From Leisure Suit Larry, through to Escape From Monkey Island, point-and-click adventure titles have cemented themselves as reliable entries in gaming. While they have fallen in popularity over the years, there are still a fair number available to keep the torch lit. One of the newer titles to grace this genre is Dude, Where is my Beer? It offers a satirical take on the genre, and includes all sorts of wholesome references crammed into its quaint campaign, all while embracing a distinctly wonderful aesthetic.
Dude, Where is my Beer? is all about a travel-weary – and incredibly parched – dude who simply wants to quench his thirst with a decadent and refreshing pilsner. The problem, however, is that pilsners have pretty much been drowned out by an ever-growing list of craft brews! As such, it is up to this very thirsty guy to travel from bar to bar in an epic adventure to find his beloved pilsner. Dude, Where is my Beer? has a simple premise: dude wants beer, dude goes to get beer. It is a refreshing story about finding a simple and old-school beer in a world ruled by hipster trends.
Unlike classic point-and-click titles, Dude, Where is my Beer? is extremely linear in its design. The only real “combat” to be found are puzzles and a bunch of conversations. In this sense, whenever our guy bumps into a puzzle, players can be rest assured that this is the only puzzle available until it is solved. It is quite limiting in this sense, and is a feeling compounded by the lack of exploration available during puzzle segments.
After having played countless point-and-click titles, it is a bit of a bummer whenever Dude, Where is my Beer? forces players to backtrack after hitting a dead end. I appreciate that the game is small, but it does feel like it limits players unnecessarily. Point-and-click titles should be fairly open in design, and only limiting when the story permits. Chicken Police – Paint it Red! does a phenomenal job of capturing the openness games like these need to have, and I wish Dude, Where is my Beer? could take a page from that game’s book. With that said, Dude, Where is my Beer? was developed by only two people; therefore making this caveat forgivable.
What is not easy to forgive, however, is how easy it is to become “lost” in a sense. While exploration is limited, puzzle solutions are seldom clear. While I do not mind doing a bit of out-of-the-box thinking, it is quite an ask when the solution ends up being so far removed from the entire theme of the game that a walkthrough is needed to continue. Thankfully, the developers have one readily available for those who need it… for a few cents.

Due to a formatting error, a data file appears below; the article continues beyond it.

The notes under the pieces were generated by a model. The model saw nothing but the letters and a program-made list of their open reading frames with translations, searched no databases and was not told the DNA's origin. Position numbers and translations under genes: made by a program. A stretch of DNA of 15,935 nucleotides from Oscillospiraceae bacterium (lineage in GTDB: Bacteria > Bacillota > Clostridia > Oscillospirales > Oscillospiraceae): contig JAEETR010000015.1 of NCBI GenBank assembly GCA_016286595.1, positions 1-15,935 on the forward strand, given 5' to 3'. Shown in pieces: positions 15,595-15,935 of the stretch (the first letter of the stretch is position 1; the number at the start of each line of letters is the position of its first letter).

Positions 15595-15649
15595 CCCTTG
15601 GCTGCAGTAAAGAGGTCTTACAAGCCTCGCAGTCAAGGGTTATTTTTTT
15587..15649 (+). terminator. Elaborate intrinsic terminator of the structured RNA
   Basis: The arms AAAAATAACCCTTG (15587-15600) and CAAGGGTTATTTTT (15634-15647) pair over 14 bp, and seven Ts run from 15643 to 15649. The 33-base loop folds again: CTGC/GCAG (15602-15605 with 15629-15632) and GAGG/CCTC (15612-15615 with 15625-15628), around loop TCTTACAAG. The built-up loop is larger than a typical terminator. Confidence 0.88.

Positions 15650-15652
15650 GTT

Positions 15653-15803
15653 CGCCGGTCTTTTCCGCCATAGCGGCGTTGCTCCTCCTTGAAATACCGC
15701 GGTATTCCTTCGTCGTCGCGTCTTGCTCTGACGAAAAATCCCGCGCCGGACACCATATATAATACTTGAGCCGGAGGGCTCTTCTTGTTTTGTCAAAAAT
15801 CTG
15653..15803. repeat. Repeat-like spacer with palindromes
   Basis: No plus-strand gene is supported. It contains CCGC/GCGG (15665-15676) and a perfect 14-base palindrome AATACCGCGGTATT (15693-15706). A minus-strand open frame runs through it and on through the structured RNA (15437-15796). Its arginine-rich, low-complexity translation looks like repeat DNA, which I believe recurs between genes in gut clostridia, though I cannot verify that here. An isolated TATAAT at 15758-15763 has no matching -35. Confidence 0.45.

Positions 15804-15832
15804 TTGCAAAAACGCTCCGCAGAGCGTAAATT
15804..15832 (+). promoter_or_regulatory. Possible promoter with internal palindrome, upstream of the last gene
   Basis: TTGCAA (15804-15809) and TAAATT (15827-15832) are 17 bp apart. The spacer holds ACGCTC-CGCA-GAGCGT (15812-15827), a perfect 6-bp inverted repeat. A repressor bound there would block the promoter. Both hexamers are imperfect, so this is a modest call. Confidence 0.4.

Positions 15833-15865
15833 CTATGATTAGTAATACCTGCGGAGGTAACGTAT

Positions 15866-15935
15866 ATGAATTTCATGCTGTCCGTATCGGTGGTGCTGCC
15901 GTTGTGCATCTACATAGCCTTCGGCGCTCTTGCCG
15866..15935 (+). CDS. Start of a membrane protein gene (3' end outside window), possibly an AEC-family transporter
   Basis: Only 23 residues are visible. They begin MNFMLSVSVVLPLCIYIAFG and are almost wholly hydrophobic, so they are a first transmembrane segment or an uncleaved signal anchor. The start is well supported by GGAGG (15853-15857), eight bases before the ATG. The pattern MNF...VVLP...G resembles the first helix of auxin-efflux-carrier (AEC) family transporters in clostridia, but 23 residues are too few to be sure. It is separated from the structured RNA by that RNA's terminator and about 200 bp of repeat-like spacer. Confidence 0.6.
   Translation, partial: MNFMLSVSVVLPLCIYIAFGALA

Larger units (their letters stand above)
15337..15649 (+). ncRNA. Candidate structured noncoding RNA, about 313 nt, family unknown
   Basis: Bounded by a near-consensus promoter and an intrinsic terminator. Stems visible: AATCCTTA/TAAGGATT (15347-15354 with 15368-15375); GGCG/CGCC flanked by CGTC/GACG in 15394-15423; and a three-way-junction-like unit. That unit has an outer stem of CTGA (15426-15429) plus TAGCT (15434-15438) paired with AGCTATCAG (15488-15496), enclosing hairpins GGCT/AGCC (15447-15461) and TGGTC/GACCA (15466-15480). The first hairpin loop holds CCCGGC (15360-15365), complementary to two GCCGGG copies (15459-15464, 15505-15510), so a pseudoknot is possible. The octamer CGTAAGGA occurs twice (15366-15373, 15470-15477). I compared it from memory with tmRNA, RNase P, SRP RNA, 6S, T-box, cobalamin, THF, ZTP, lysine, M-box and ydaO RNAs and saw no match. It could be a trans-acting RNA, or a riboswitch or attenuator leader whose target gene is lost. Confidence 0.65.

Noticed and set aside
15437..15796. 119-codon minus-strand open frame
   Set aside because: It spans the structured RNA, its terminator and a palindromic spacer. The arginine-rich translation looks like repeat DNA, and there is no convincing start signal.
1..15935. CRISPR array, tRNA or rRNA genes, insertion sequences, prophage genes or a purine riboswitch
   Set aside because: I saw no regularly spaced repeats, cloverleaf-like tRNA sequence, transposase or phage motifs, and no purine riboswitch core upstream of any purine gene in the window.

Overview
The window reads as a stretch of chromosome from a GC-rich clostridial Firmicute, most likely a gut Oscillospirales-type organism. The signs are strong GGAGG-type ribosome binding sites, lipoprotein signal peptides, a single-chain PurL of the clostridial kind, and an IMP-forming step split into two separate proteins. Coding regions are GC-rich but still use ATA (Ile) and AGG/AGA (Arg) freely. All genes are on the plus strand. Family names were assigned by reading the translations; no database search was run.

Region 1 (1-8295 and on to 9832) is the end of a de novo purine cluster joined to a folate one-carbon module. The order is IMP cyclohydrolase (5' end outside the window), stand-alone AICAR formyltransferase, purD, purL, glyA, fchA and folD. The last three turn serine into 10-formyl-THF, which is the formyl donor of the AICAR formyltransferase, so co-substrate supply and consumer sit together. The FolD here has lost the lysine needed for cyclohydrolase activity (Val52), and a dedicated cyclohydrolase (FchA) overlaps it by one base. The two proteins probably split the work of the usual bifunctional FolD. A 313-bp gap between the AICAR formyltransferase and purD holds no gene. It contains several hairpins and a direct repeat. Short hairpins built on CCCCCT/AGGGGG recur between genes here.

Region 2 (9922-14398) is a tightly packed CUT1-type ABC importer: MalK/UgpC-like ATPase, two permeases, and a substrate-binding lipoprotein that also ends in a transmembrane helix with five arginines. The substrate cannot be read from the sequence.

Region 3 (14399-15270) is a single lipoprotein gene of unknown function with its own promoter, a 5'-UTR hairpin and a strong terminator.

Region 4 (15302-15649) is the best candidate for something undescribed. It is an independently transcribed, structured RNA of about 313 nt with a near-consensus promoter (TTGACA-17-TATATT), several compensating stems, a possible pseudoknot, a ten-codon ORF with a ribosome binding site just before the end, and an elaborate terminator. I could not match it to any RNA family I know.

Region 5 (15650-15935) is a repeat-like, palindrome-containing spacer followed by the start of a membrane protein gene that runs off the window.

One of the gameplay elements players will need to take care of throughout Dude, Where is my Beer? is the appropriately called “drunkenness meter”. Depending on how intoxicated players make the dude, the bar raises or lowers. In order to get through a few puzzles in the game, this meter needs to be at a certain level! For the most part this works extremely well, but it does become an issue when players want to have a bit of fun and continue filling the meter to the brim. This also leads into the game’s extremely abrupt ending, which carries on to a little message promising some sort of continuation: the meter cannot be filled all the way until a later part of the game, a part which does not even seem to be in the game, to begin with.
One of the game’s best aspects, however, is the incredible art style. The cartoony look and feel go so well with the silly premise of the game, making it instantly memorable and recognisable. The colour palette is extremely minimalist and consists of earthy and autumn tones. This palette works beautifully in Artificer: Science of Magic, and works even better in Dude, Where is my Beer?. Another great facet is the wonderful sound design. All bars have their own music, making them feel unique; while ambient sound recorded at real-life bars around the world softly fill any silence. This makes dead air pretty much non-existent and serves to make the in-game world wonderfully lived-in.
Another facet helping with the sound and overall design is the inclusion of countless seemingly tongue-in-cheek references to other video game classics. There are so many, in fact, that it kind of removes from the initial “wow” factor the longer the game is played. With that said, it does not remove from the premise and instead helps to further the plot along in a few instances. While it is easy to nitpick at exploration being a little lacklustre, the sequel-baiting ending is perhaps the most disappointing part of the game. The reward is in the adventure, I guess?
Dude, Where is my Beer? serves as a quaint little adventure into the world of the hipster. It is about being a parched foreigner in an era of craft brews, and one who just wants another taste of a ‘nostalgic pilsner’. The game has a few odd, yet forgivable, design decisions; but offers a lot of enjoyment as compensation. It is also short and extremely beautiful, which helps a lot with the unique feel. Ultimately, guiding the dude around puzzles and unique bars is good fun and provides a solid experience for a small indie title.
|Great and silly premise||A bit linear|
|Phenomenal art style||Very little exploration|
|Puzzles can be unnecessarily obtuse|
Title reviewed on Microsoft Windows (Steam) with code purchased at retail.